The PR Guru

October 13, 2009

Is all publicity really good publicity?

There is an old adage which says ‘all publicity is good publicity’ – in other words just getting your name in the paper, whether it’s a positive or a negative story, is a good idea.

Is that really the case, or is it more a case of ‘no news is good news’?

I’d say the reality is somewhere between the two. A lot of stories can be presented as a positive one for your company. Even the bad ones.

For example, take a story about turnover. If a company has had a record year, turnover is usually expressed in actual figures – and why not? We don’t reward ourselves enough in business when we hit or beat those targets!

Alternatively, if a company has had an average year, turnover is often expressed as a percentage. That’s because the majority of people will not bother to find out what it equates to – assuming the figures are even submitted to Companies House.

It can also be reported as a percentage if you’re a small business, starting from a lower base. You could say your turnover has grown by 100%, even if you’ve just gone from one customer to two!

I jest of course, but this is perhaps why PR has a bit of a bad reputation for ‘spinning’ the story, and why PR agencies in Staffordshire and elsewhere are often distrusted. You could say PR has an image problem 🙂

Anyway I am drifting off the point slightly here. Yes, many stories can be presented in a good light. But not all.

In a way I would hate to be the PR person for Royal Mail, Trafigura or even our MPs at the moment. All three have done themselves absolutely no favours this week.

On the other hand, anyone experienced in crisis management could make an absolute fortune with these projects!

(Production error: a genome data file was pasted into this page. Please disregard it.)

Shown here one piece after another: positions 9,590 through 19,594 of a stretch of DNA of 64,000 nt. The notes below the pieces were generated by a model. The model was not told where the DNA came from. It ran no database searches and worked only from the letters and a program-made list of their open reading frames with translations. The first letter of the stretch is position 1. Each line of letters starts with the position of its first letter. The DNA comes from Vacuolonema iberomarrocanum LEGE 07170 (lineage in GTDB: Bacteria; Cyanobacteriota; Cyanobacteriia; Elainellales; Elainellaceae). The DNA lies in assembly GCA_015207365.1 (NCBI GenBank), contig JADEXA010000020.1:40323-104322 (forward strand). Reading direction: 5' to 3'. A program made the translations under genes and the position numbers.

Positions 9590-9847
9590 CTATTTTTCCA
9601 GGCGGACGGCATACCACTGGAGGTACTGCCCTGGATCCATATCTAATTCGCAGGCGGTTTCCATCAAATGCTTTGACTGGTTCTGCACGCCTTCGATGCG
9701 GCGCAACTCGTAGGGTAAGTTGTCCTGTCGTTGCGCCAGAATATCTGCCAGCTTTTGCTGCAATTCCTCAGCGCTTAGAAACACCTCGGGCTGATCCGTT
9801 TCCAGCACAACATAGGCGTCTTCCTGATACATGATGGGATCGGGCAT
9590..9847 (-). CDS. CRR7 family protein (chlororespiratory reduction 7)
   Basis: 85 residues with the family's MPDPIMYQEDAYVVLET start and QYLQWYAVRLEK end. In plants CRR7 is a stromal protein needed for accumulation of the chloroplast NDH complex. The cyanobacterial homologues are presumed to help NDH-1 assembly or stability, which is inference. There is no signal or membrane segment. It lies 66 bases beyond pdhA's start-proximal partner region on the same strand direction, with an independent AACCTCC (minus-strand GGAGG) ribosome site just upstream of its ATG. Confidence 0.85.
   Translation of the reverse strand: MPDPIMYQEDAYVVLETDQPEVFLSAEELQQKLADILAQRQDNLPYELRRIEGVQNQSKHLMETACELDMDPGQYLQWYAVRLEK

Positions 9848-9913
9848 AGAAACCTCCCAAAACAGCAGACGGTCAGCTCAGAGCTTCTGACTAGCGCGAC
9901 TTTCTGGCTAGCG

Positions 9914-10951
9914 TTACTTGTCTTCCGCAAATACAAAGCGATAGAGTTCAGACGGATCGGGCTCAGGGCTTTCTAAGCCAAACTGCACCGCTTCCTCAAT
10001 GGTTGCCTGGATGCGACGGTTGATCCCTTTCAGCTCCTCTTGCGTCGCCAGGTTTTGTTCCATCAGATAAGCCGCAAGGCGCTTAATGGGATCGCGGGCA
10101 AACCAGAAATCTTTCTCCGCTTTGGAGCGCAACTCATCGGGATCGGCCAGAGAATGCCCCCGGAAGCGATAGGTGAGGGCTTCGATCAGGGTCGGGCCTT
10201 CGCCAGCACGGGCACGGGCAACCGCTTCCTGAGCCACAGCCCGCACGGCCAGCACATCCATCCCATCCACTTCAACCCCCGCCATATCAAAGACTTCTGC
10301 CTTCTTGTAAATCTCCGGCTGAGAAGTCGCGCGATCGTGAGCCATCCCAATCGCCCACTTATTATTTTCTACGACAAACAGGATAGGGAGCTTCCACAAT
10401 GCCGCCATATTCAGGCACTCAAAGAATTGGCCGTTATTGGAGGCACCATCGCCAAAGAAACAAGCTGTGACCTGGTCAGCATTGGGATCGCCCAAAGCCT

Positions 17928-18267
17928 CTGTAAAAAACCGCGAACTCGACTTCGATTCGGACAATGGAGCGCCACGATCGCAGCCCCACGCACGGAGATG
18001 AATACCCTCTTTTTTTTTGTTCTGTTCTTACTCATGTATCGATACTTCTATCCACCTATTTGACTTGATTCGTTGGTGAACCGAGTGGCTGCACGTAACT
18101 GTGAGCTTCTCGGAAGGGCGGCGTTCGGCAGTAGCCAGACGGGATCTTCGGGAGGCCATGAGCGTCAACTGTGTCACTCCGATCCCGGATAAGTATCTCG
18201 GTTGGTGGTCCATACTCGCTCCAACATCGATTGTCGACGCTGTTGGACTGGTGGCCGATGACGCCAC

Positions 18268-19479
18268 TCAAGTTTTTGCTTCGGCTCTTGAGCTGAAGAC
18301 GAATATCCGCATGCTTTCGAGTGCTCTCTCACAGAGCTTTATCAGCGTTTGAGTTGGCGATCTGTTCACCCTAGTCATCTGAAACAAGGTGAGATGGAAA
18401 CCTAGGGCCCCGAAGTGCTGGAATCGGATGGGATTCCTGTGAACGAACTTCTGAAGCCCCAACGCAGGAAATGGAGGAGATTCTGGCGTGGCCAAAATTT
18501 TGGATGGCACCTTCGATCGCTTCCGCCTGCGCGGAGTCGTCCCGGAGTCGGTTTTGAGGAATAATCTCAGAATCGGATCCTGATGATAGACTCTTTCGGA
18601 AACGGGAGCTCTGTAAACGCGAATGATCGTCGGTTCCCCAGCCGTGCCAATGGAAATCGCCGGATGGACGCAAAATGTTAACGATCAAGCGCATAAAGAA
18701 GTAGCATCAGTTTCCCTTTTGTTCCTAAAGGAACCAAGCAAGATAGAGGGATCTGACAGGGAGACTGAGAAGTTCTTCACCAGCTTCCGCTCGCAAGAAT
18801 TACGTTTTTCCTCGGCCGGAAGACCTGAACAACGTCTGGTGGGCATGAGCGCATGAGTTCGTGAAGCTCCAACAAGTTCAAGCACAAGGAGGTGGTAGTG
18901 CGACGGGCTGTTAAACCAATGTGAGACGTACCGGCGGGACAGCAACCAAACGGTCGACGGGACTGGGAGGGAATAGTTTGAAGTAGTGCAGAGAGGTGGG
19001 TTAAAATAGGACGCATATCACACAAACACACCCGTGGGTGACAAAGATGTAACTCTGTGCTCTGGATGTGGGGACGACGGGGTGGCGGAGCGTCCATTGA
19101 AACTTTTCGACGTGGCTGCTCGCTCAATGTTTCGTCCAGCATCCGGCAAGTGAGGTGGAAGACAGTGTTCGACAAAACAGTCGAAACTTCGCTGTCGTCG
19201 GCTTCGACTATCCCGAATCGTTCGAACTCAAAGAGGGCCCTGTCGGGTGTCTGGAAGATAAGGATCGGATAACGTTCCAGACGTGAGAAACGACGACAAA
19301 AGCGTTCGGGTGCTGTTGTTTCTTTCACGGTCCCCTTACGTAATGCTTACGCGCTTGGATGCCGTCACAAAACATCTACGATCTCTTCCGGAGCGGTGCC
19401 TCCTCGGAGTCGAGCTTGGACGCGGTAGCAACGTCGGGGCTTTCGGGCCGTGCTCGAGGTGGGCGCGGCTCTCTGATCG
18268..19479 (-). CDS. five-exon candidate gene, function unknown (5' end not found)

They would certainly have their work cut out with the Trafigura job. It’s rare that something backfires so disastrously as their attempt to stop The Guardian reporting from Parliament this week.

It’s known as the Streisand Effect – a company tries to stop news coming out, but by doing so immediately makes the story bigger than it would’ve been.

I think what it’s also shown is that social media like Twitter are beginning to find their feet and play a major part in reporting and making the news. Without the outcry on Twitter over the gagging order, Trafigura‘s lawyers Carter-Ruck would never have had to back down.

You may wonder why a PR man is waffling on about press freedom, in the light of what I said earlier about the presentation – or some might say the manipulation – of stories.

It’s quite simple though really. The PR industry needs the media as much as the media needs the PR industry. One can’t exist without the other.

But more importantly without press freedom, or something close to it, we can’t function as a society.


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